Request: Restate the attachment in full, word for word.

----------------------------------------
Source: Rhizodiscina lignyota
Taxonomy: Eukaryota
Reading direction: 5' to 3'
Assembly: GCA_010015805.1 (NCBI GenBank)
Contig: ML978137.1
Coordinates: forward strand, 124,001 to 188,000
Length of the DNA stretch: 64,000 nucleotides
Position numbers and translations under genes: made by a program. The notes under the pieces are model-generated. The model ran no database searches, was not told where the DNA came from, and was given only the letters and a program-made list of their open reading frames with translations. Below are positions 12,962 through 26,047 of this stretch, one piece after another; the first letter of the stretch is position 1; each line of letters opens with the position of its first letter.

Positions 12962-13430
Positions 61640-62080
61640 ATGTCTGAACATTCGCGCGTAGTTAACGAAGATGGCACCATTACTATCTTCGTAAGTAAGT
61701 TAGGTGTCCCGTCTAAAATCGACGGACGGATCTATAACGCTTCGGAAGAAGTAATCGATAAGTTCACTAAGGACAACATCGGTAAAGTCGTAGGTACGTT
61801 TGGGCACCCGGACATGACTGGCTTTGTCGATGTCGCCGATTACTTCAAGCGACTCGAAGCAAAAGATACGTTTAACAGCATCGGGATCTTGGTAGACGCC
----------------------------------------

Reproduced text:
Source: Rhizodiscina lignyota
Taxonomy: Eukaryota
Reading direction: 5' to 3'
Assembly: GCA_010015805.1 (NCBI GenBank)
Contig: ML978137.1
Coordinates: forward strand, 124,001 to 188,000
Length of the DNA stretch: 64,000 nucleotides
Position numbers and translations under genes: made by a program. The notes under the pieces are model-generated. The model ran no database searches, was not told where the DNA came from, and was given only the letters and a program-made list of their open reading frames with translations. Below are positions 12,962 through 26,047 of this stretch, one piece after another; the first letter of the stretch is position 1; each line of letters opens with the position of its first letter.

Positions 12962-13430
Positions 61640-62080
61640 ATGTCTGAACATTCGCGCGTAGTTAACGAAGATGGCACCATTACTATCTTCGTAAGTAAGT
61701 TAGGTGTCCCGTCTAAAATCGACGGACGGATCTATAACGCTTCGGAAGAAGTAATCGATAAGTTCACTAAGGACAACATCGGTAAAGTCGTAGGTACGTT
61801 TGGGCACCCGGACATGACTGGCTTTGTCGATGTCGCCGATTACTTCAAGCGACTCGAAGCAAAAGATACGTTTAACAGCATCGGGATCTTGGTAGACGCC